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Wildlife Garden blog

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A wren searching for insects amongst the seed heads of wild angelica with blackbirds and robins singing nearby, a moorhen family feeding on a pond, great tits and blue tits singing in the tree canopy and sheep grazing contentedly in the meadow… it’s hard to believe I had just crossed the busy Cromwell Road seconds ago and was now starting the day at my place of work, the Museum’s Wildlife Garden.

 

Actually the constant hum of the nearby traffic becomes insignificant in this setting behind the screen of plane trees in the Museum grounds, for many years with its entrance hidden away at the end of the West Lawn, but now made more accessible via a new entrance outside the Darwin Centre of the Museum’s Orange Zone.

 

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This Wildlife Garden – the Museum’s first living, permanent exhibition and the inspiration of Museum botanist Clive Jermy - opened in 1995 following five years of planning, landscaping and planting. It was designed to illustrate a range of semi-natural habitats found in lowland Britain such as chalk downland, meadow, woodland, hedgerows, heathland and fen and ponds.

 

From the start the main aims of the garden were to:

 

… illustrate the potential for habitat creation and wildlife conservation in the inner city; to provide an educational resource for visitors to the Museum; to promote an understanding of lowland Britain’s flora and fauna; and to provide a resource for naturalists and students to undertake species recording and ecological monitoring work.

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It has since also become an area for peace and contemplation where visitors and staff can quietly observe wildlife in the city. 


Near the garden’s entrance wild marjoram, salad burnet and lady’s bedstraw are among 70 or so plant species that illustrate chalk downland; that is until the sheep came in August to graze the fading flowers and grasses.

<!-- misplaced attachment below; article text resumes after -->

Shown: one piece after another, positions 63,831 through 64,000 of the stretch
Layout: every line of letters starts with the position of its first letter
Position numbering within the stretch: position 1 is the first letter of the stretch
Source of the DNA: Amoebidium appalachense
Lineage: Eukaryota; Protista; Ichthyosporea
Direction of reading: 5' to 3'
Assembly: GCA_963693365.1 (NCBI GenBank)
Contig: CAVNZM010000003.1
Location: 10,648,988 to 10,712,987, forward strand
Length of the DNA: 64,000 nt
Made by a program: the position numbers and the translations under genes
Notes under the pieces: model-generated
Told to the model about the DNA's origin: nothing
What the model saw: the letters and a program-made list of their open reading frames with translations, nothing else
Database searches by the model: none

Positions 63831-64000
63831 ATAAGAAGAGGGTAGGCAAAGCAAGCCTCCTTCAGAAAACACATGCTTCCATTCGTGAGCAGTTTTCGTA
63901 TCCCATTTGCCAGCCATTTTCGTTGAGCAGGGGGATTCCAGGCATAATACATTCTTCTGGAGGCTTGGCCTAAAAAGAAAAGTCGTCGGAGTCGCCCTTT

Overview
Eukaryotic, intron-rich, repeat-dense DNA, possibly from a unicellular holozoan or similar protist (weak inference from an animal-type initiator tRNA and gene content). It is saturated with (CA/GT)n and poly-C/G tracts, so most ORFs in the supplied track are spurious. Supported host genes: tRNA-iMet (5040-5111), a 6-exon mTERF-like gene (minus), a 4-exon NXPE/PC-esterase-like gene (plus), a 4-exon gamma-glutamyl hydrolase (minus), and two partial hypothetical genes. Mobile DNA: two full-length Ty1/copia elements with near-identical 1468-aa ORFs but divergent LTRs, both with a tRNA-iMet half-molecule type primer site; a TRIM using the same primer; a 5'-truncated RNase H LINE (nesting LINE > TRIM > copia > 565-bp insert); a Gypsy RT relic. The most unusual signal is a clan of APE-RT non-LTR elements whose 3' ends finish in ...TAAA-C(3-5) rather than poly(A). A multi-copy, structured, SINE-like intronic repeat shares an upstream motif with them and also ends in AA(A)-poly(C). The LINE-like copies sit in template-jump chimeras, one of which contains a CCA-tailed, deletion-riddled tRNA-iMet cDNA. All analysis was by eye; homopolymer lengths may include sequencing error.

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Sheep can be seen grazing our meadows in late summer to autumn

 

 

 

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Heather, gorse and bristle bent make up the heathland – recently restored with a grant from Western Riverside Environmental Fund 

 

The paths meander through the garden habitats. Hints of fen wetland with iris, ragged robin, marsh fern and sedges may be seen close to the pond and reedbed. Woodland areas include oak, silver birch, field maple, hornbeam and holly. Primroses, bluebells, greater stitchwort, red campion and wood millet are just some of the plants that create a woodland floor in spring with crab apple and wild cherry provide blossom in the canopy.

 

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Bluebells earlier this year

 

In late summer, the woodland areas are darker, with different shades of green and hints of autumn – dog’s mercury, enchanter’s night-shade and the occasional pink of red campion. Blue tits and long-tailed tits are commonly seen flying in the canopy of silver birch and oak, searching for late caterpillars, bugs and other insects – while jays are busily gathering acorns and hazelnuts. Blackbirds toss and turn leaf-litter and other debris while robins follow us around in hope of a few worms or insects turned up by our work.

 


Countryside management techniques are practiced on a small scale in the care of this living exhibition. Hazel is coppiced and woven into stock-proof fencing. Grassland is grazed. Hedges are laid. 

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Newly laid hedge

 

Since the garden opened over 2,300 species of plants and animals have been recorded and there are many more to discover. Perhaps you can help us? This weekend we will be hosting our Hedgerow Harvest event where you and your family can take watch a professional hedge layer at work, meet hedgehogs and take part in pond dipping, soil surveys and more.

 

From March to October we regularly hold special events to encourage our visitors to discover what could be in their own garden and the joys of the British countryside, so keep an eye on our website for upcoming events.

 

We hope to see you here, but if you can’t make it to the Museum, you can find out what we’re doing by reading our new blog. Together with fellow wildlife gardeners, I’ll be sharing some of our observations through the seasons and providing snapshots of our working day with seasonal updates and stories about some of the plants, insects and animals that fill the Museum’s living and working collection.

 

Caroline